Multiculturalism: Can We Talk?
Multiculturalism can be a good thing. Multiculturalism can be a bad thing. These statements are not mutually exclusive, though most people assume they are.
At least in the United States, attitudes toward multiculturalism exist across a spectrum. On one extreme, there are racists, fascists, and xenophobes who refuse to look outside their own culture for anything informative or edifying because they hastily believe their culture is superior. Even superficial differences in things like food or music are perceived as cultural threats. On the other extreme are those who think that any kind of truth claim about morals or values is just cultural imperialism in all cases, no matter what.
The sane people lie somewhere in the middle. They understand that some cultural differences are important, and some are only trivial. On the trivial points, they are unbigoted. On the important points they are gracious, informed, and thoughtful of which important differences can co-exist and which cannot. They understand that the important cultural differences have to do with values and truth-claims. They understand that any culture stands to gain by learning from at least some other cultures. None are inherently greater than others simply because they are one’s own. They also understand that some cultures simply cannot coexist with their own because they make incompatible truth-claims and have incompatible values.
People often lean too far toward one extreme or another while still being somewhere in the middle. Sometimes this is out of malice or prejudice that might lie latent. Sometimes it is due to misinformation spread by those who are malicious to those who are merely ignorant or gullible.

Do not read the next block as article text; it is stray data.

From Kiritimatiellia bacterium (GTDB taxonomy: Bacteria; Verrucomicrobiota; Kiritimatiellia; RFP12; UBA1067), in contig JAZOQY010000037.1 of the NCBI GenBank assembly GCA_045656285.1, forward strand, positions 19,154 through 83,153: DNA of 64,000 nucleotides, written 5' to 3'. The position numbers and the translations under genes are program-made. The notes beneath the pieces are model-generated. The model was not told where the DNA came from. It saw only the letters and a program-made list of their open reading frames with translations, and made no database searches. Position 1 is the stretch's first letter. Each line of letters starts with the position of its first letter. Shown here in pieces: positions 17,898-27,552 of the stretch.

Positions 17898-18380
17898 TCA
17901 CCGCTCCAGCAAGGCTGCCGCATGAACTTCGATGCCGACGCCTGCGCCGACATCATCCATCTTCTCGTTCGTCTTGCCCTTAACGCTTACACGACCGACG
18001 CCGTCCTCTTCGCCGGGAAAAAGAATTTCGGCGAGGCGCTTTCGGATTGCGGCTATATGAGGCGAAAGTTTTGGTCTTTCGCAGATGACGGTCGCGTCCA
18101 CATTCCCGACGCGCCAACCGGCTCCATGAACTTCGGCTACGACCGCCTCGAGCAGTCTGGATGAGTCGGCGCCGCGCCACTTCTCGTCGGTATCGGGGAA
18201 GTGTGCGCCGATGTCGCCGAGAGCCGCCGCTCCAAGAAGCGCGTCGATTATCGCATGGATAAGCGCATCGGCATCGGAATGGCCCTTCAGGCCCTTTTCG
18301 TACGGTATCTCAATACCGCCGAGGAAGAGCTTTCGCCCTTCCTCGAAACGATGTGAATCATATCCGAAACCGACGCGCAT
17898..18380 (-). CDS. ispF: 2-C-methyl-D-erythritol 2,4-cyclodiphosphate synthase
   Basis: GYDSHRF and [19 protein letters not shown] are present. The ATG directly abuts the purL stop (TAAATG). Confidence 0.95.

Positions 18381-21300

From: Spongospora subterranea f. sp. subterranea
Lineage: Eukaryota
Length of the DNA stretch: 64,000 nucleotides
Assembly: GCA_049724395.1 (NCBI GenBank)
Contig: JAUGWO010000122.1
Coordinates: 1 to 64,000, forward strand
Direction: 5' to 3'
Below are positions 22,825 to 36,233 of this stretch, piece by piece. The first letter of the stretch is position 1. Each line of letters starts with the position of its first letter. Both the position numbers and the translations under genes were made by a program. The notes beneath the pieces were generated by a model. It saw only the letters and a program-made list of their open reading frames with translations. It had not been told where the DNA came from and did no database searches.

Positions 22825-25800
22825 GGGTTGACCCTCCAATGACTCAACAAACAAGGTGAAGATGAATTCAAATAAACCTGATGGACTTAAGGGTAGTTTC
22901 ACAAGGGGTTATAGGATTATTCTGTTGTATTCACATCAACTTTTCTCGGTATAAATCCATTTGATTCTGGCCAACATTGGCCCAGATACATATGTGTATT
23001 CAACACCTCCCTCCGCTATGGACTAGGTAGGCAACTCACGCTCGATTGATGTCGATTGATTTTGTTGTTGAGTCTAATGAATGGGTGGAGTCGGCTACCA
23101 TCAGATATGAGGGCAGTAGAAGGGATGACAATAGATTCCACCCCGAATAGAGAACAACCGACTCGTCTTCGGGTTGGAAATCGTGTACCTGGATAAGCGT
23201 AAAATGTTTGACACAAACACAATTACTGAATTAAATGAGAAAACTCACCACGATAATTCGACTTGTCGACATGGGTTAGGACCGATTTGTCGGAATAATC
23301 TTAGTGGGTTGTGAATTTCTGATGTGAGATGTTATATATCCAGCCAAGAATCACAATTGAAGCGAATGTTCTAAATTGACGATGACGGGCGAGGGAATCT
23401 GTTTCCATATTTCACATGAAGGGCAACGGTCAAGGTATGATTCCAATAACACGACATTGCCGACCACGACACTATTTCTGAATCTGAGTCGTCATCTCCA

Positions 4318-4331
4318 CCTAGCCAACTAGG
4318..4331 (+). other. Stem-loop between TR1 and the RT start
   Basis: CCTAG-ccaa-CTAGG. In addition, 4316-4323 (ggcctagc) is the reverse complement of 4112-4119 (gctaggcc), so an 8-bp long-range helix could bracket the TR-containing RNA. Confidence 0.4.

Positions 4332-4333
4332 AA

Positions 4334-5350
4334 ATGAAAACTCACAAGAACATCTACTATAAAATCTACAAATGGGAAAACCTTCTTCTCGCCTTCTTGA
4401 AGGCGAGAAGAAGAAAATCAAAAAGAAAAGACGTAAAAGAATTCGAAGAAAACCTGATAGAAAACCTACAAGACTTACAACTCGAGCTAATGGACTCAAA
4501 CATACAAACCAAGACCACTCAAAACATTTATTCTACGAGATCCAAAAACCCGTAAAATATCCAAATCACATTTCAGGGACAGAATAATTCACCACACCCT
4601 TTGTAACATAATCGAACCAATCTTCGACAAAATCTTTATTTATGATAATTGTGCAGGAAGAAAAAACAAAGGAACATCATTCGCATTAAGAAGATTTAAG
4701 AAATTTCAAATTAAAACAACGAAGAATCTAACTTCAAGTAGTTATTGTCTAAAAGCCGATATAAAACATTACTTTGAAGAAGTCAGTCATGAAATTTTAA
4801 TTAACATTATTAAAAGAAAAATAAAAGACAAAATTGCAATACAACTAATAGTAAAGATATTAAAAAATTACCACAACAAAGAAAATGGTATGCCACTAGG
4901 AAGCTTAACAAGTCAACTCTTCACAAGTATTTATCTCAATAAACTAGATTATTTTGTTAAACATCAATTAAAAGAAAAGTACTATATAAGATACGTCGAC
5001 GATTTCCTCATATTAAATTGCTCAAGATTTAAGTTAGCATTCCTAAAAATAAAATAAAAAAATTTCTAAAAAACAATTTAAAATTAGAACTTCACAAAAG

Whether someone has decided wisely if an important cultural difference is tolerable or not is contingent on many things. Is the person well-informed about their values and why they hold them? Are they well-informed about the true nature of the cultural phenomenon they are evaluating? Are they evaluating well, or are they relying on biases and fallacies? To what extent is their decision being affected by fear, apathy, or laziness?
While deciding what is tolerable is necessary, it is not necessarily easy or simple. It requires asking many questions — each of which gives an opportunity for an individual to err in thought. This decision process also involves an interplay and critical analysis of various ethical claims and concerns which allow an individual to navigate those questions. Such an analysis leaves more than a little room for disagreement. This is not necessarily a claim in favor of relativism as much as it is a reflection on the complexity of what individuals must accomplish in making good cultural evaluations.
Sometimes, individuals do not even try to go about this process well. They might be unapologetically prejudiced. They might be dogmatically persuaded that no individual or culture has any business evaluating the claims and values of the other.